European Space Agency, “NGO, revealing a hidden universe: opening a new chapter of discovery,” Assessment Study Report (2011).

Astrium GmbH, “Assessment of a next generation gravity mission to monitor the variations of earth’s gravity field,” Executive Summary (2011).

R. Spero, “Optical path error from beamwalk across irregular mirror surfaces,” (1998).

D. Gerardi, PhD thesis currently under submission with the title, “Advanced drag-free concepts for future space-based interferometers,” (Institute of Flight Mechanics, 2009).

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Figures (17)

Fig. 1.
Fig. 1.

Schematic of the LISA off-axis wide-field telescope for IFP ( M = mirrors , F = folding mirrors , EP = external pupil ). The actuated mirror implements the beam tracking, which will result in considerable beamwalk over the mirror surfaces of the mirrors F1, M3, and F2. Three different positions of the actuated mirror are indicated using different colors of the optical paths, blue (0°), red ( + 2 ° ), and green ( 2 ° ). The EP in the present design is virtual so that the transmit beam will actually be reflected from mirror M1 to leave the telescope toward the left.

Fig. 2.
Fig. 2.

Photograph of the heterodyne interferometer (top) and schematic of its highly symmetric optical paths (bottom). SMF = single-mode fiber , COL = collimator , POL = polarization filter , ESC = energy separator cube , PBS = polarizing beamsplitter , WIN = window , BS = beamsplitter .

Fig. 3.
Fig. 3.

Performance of the measurement setup: LSD for translation (top) and LSD for tilt (bottom).

Fig. 4.
Fig. 4.

Photograph of the pendulum with mounted mirror support for two test mirrors and the linear piezo actuator PI Nexline N-111, mounted on the left side.

Fig. 5.
Fig. 5.

Low stress mounting concept of the test mirrors in the pendulum’s mirror support: (1) fixation screws, (2) teflon rings for reduction of torsional stress, (3) Viton O-rings for homogeneous pressure distribution, (4)  λ / 10 test mirrors, and (5) fused silica limiting plate for parallel adjustment of the test mirrors.

Fig. 6.
Fig. 6.

Measurement configurations: (A) initial setup, (B) setup with tilted window for testing any influence of parasitic pendulum movements, and (C) setup with lens for improving the lateral resolution.

Fig. 7.
Fig. 7.

Correction process for translational errors due to parasitic tilts of the pendulum during measurement.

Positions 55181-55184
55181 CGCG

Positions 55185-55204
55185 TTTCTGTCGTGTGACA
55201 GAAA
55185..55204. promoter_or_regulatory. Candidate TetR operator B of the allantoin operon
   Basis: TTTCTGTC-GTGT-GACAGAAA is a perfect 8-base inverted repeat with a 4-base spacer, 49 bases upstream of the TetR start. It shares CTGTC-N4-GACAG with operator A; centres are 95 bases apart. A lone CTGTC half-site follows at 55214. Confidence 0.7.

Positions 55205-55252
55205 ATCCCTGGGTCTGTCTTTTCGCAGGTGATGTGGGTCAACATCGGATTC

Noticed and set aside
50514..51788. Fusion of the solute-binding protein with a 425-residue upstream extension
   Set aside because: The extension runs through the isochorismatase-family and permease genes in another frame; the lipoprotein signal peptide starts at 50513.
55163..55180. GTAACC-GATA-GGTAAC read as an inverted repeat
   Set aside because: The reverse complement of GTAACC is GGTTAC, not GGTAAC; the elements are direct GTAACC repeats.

Fig. 8.
Fig. 8.

Measurement results with unfocused laser beams. Top: initial measurement. Middle: measurement with tilted window for excluding an influence of parasitic pendulum movements in the measurement results. Bottom: measurement with removed tilted window → initial measurement. The standard deviation σ for the different runs of each measurement is indicated in the respective legend.

Fig. 9.
Fig. 9.

Measurement results with focused measurement beam, resulting in higher translation amplitudes and an improved lateral resolution. The standard deviation σ for the different runs of each measurement is indicated in the respective legend.

Fig. 10.
Fig. 10.

Results of the PTB interference microscopy measurements. Raw data (top) and data filtered with simulated laser beam of diameter 1300 μm (middle) and 13 μm (bottom).

Fig. 11.
Fig. 11.

PSDs of the piston obtained from the interferometry measurement with lens, the unfiltered and filtered interference microscopy measurement, and the theoretical model filtered with 13  μm beam diameter.

Fig. 12.
Fig. 12.

PSDs of the piston due to beamwalk with 10 mm (mirror F1) and 40 mm (mirror F2, M3) laser beam diameter.

Fig. 13.
Fig. 13.

Pointing angle (top) and derived pointing velocity (bottom) for one of the three LISA satellites, caused by their individual orbital dynamics.

Fig. 14.
Fig. 14.

LSD of the piston in the LISA telescope due to a regular pointing of ± 0.4 ° beam steering, considering a worst case scenario by using a constant pointing velocity of 3.65 × 10 6 mrad / s .

Fig. 15.
Fig. 15.

LSD of the jitter beamwalk on the three telescope mirrors F2, M3, and F1, caused by pointing-jitter within the requirement.

Fig. 16.
Fig. 16.

PSD of the surface topography gradient on the three telescope mirrors F2, M3, and F1.

Fig. 17.
Fig. 17.

LSDs of the piston in the LISA telescope caused by pointing-jitter of the IFP and the linear summation of them.

Tables (2)

Tables Icon

Table 1. Input Data for Calculating Piston Due to Regular Pointing

Tables Icon

Table 2. Input Data for Calculating Piston due to Pointing Jitter

Equations (12)

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Δ s corr ( x ) = Δ s ( x ) ± tan ( α meas + α ref 2 ) × l .
p ( x 0 , y 0 ) = j = 1 n i = 1 n s ( x i , y j ) × g ( x i , y j , x 0 , y 0 ) ,
g ( x , y , x 0 , y 0 ) = 2 π r 2 exp [ 2 [ ( x x 0 ) 2 + ( y y 0 ) ] 2 r 2 ] ,
p ˜ ( f ) s ˜ ( f ) × g ˜ ( f ) = k f 2 × g ˜ ( f ) ,
g ˜ ( f ) = exp [ ( π 2 d f ) 2 ] .
q ˜ pist ( ν ) = 3 pm Hz × 1 + ( 2.8 mHz ν ) 4 .
ν = f × v ,
p ˜ orbit ( ν ) p ˜ orbit ( f ) v ,
p ˜ jitt ( ν ) 3 c × j ˜ ( ν ) .
q ˜ jitt ( ν ) = 10 nrad Hz × 1 + ( 2.8 mHz ν ) 4 .
c = rms ( g ˜ ( f ) ) = 0 g ˜ ( f ) d f ,
g ˜ ( f ) = p ˜ ( f ) × ( 2 π f ) 2 .